Chinese New Year is the most important and, at 15 days, the longest holiday in China. Chinese New Year’s Eve kicks off the two-week long festivities. Chinese New Year begins on the first day of the lunar calendar, so it is also called Lunar New Year, and it is considered the beginning of spring, so it is also called Spring Festival. Chinese New Year is filled with many activities with revelers staying up as long as possible to usher in the New Year.
Worship Ancestors:Beginning in the afternoon, ancestors are worshipped and given offerings for blessings and protection over the past year. Offerings include fruit, dried fruit, and candied peanuts. At the temple, families will burn sticks of incense and stacks of paper money.
Eat a Big Family Meal:One of the highlights of Chinese New Year is the food. On Chinese New Year’s Day, a huge feast is served. Since Chinese New Year is a national holiday in China, Hong Kong, Macau and Taiwan, nearly everyone returns home for Chinese New Year. For some families, it is the only time each year that the entire family will be together. In some cases, not all family members can return so a place setting is set in their honor.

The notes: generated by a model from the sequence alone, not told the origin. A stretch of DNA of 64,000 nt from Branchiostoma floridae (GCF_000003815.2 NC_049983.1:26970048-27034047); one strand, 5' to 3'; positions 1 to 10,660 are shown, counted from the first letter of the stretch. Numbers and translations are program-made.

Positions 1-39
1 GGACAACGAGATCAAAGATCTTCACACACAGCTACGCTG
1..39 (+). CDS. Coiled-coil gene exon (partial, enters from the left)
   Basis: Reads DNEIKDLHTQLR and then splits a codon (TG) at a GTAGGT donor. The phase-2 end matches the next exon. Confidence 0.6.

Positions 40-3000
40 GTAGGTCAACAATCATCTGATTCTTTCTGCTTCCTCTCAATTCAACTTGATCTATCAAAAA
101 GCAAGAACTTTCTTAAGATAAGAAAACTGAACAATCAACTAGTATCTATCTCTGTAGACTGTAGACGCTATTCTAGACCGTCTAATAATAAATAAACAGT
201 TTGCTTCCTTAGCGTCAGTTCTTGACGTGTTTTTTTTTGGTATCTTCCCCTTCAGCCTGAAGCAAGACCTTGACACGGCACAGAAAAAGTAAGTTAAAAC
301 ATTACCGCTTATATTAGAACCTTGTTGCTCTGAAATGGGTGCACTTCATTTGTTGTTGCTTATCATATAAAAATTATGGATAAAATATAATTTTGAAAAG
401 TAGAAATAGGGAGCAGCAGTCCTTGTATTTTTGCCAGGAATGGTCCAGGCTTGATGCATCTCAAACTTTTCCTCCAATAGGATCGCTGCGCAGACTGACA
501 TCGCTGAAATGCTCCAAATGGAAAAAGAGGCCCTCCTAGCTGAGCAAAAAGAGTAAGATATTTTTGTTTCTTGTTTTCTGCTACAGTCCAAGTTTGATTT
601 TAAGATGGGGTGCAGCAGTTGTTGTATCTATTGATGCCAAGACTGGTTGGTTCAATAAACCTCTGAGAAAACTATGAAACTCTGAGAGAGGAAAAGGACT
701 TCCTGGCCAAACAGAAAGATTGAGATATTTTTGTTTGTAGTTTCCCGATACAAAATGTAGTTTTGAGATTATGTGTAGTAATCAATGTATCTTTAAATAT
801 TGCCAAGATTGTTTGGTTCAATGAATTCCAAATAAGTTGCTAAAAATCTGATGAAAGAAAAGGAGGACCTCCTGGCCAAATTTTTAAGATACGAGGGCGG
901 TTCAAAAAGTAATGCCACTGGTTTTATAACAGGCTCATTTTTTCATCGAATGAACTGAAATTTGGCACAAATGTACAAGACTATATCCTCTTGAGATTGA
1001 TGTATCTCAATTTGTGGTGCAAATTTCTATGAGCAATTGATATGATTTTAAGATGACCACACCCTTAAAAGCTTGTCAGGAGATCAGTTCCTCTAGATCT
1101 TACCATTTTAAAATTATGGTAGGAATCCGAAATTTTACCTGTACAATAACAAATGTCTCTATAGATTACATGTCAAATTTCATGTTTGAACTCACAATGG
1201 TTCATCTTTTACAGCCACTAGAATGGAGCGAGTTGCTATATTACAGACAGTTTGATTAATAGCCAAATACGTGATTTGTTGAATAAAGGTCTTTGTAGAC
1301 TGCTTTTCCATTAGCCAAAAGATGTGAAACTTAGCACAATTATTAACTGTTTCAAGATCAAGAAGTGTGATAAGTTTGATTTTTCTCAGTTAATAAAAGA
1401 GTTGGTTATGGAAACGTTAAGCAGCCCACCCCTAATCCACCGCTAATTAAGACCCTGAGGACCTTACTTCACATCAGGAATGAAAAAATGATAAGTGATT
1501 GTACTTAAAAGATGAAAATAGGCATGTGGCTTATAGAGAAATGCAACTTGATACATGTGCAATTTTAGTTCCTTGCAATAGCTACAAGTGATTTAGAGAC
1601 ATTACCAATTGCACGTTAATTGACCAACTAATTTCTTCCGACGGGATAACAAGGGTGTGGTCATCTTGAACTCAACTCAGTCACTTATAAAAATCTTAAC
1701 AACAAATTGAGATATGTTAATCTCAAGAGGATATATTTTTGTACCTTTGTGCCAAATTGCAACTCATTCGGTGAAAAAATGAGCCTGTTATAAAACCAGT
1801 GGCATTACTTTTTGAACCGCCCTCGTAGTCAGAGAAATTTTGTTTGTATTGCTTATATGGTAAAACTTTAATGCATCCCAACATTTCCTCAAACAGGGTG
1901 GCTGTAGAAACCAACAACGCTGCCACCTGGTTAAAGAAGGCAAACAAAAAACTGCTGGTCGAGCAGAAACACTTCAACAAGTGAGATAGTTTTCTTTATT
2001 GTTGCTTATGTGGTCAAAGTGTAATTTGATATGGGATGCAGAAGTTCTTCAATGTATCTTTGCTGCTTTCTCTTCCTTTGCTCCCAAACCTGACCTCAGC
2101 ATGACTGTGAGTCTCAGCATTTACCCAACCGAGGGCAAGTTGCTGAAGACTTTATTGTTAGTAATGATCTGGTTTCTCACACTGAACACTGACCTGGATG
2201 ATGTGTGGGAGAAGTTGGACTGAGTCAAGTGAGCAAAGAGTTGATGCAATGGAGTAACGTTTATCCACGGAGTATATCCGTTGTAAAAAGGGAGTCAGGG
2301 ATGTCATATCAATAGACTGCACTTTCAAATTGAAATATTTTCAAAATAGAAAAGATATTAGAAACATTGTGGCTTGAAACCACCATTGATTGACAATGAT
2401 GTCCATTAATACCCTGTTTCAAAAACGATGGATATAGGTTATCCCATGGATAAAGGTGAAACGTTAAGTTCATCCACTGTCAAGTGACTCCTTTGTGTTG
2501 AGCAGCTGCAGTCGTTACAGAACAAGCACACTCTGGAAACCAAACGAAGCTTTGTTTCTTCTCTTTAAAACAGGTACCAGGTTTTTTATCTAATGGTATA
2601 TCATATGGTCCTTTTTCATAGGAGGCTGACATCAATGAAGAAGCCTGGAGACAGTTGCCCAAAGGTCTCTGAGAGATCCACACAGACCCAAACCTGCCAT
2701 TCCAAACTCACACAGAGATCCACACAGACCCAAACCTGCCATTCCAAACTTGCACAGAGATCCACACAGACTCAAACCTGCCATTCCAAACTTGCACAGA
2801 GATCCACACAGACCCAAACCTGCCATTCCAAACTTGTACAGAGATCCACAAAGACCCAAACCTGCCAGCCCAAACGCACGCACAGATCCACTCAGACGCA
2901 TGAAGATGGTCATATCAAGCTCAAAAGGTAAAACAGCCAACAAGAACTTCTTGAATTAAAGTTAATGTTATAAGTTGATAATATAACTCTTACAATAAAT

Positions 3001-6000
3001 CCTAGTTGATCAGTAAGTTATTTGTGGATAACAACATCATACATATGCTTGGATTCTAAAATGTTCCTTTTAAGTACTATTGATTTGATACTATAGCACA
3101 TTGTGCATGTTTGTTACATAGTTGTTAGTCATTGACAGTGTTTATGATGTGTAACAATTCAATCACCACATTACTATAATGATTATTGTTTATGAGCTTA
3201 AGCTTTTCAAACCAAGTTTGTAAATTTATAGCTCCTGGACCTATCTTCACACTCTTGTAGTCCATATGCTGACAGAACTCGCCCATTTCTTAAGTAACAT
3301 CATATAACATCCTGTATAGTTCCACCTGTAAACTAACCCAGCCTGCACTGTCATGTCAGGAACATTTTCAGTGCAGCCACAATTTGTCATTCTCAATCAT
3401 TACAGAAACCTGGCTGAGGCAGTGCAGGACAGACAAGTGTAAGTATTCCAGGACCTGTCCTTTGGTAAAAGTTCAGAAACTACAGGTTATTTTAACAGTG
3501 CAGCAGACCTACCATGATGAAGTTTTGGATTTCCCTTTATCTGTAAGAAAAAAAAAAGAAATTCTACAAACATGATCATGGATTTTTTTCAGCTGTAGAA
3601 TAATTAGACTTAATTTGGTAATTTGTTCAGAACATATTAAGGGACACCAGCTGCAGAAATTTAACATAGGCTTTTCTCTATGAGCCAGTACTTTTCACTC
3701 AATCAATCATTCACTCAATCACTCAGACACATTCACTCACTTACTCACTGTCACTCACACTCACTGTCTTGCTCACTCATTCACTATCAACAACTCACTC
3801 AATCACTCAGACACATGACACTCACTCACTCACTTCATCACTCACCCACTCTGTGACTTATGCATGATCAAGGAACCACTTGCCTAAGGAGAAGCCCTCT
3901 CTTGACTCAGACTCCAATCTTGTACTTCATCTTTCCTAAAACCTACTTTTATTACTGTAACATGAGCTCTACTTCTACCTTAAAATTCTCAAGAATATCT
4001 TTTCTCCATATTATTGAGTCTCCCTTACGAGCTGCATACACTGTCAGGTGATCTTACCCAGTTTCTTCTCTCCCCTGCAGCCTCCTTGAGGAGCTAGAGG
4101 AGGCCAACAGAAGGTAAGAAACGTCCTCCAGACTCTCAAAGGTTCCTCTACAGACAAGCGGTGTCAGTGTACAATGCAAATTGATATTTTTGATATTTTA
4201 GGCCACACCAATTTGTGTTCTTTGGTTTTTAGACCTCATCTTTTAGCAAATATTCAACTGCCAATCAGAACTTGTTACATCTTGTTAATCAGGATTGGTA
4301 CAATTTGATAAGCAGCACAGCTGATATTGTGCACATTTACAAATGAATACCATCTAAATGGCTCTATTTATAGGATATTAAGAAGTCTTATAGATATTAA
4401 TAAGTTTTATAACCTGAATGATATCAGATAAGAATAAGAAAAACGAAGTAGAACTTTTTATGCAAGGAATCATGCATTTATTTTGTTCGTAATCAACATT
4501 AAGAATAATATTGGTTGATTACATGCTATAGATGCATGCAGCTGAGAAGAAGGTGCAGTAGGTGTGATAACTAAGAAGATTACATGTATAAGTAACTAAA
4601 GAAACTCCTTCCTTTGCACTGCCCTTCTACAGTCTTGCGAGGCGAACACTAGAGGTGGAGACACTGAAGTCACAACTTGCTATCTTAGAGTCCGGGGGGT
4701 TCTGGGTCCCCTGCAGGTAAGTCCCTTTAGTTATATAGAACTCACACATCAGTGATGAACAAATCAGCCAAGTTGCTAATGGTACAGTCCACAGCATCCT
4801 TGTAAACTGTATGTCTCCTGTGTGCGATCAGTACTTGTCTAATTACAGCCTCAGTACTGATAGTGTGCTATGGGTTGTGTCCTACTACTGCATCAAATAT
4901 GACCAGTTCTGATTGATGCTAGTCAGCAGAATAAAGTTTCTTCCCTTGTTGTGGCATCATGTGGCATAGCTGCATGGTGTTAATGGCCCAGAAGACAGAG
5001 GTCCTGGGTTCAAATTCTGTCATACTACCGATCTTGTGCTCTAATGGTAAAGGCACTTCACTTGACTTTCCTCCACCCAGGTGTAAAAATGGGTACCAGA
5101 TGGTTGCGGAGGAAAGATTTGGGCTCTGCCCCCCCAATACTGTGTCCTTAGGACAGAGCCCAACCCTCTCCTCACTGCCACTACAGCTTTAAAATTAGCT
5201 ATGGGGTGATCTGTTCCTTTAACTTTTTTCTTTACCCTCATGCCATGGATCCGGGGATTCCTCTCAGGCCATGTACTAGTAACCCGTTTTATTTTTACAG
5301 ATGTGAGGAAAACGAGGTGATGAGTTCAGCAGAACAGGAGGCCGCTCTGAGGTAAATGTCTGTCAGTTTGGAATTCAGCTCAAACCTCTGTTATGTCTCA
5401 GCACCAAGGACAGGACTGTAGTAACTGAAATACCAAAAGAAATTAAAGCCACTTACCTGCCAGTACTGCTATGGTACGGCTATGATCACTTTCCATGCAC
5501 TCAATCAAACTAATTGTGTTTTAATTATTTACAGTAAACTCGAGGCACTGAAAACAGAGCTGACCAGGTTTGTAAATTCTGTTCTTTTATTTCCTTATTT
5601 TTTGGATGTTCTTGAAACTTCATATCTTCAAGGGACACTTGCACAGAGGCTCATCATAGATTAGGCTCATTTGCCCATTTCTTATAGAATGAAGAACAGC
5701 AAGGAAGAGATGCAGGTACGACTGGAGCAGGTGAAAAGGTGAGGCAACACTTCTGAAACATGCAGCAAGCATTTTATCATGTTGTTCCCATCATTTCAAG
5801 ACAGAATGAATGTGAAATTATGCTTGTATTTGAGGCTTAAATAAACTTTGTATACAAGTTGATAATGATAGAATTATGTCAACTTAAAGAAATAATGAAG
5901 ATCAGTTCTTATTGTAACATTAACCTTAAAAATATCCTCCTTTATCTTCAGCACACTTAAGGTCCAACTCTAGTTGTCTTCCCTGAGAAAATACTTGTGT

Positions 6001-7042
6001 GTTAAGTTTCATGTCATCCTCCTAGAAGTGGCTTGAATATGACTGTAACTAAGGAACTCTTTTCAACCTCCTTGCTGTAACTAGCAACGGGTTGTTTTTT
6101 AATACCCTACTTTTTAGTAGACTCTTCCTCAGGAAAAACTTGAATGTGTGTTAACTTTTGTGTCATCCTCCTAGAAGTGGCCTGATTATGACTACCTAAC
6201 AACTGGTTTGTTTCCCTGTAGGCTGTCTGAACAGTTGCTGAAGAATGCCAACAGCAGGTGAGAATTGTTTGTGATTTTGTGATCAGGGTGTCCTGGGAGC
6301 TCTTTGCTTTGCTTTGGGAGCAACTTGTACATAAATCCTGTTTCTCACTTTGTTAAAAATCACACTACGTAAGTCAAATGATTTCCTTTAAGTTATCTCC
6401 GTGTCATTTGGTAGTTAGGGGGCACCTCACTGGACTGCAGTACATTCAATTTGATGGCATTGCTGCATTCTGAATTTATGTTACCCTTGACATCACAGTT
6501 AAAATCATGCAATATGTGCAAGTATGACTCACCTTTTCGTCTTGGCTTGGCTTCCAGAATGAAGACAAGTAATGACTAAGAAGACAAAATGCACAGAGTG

Each item eaten has special symbolism. The Chinese New Year’s feast includes:
- Dumplings = wealth because shaped like ancient silver and gold ingots. Learn how to make your own dumplings.
- Fish = surplus because 鱼 (yú, fish) sounds like 餘 (yú, surplus). Leaving a little extra fish on the plate is customary as it symbolizes there will be enough for the family in the coming year. The family is careful not to break the bones of the fish as this could bring bad luck.
- Hard liquor = longevity because 酒 (jiǔ, alcohol) sounds like 久 (jiǔ, longevity).
Wrap Dumplings and Watch the New Year’s Eve Countdown on TV:In mainland China, nearly all families sit around the dinner table and wrap dumplings while watching the CCTV New Year’s Gala (春节联欢晚会), a New Year’s Eve countdown variety show on CCTV. From the oldest to the youngest family member, each person participates.
Dumplings with a variety of fillings, including meat, fish, and vegetables, are wrapped into the shape of ancient Chinese silver and gold ingots, which symbolize wealth. A gold coin is wrapped inside one dumpling. Similar to a Mardi Gras king cake in which a plastic baby is hidden in one slice, the person who gets the dumpling with the coin inside is said to have good luck for the coming year. The dumplings are traditionally eaten at midnight and throughout the two-week holiday.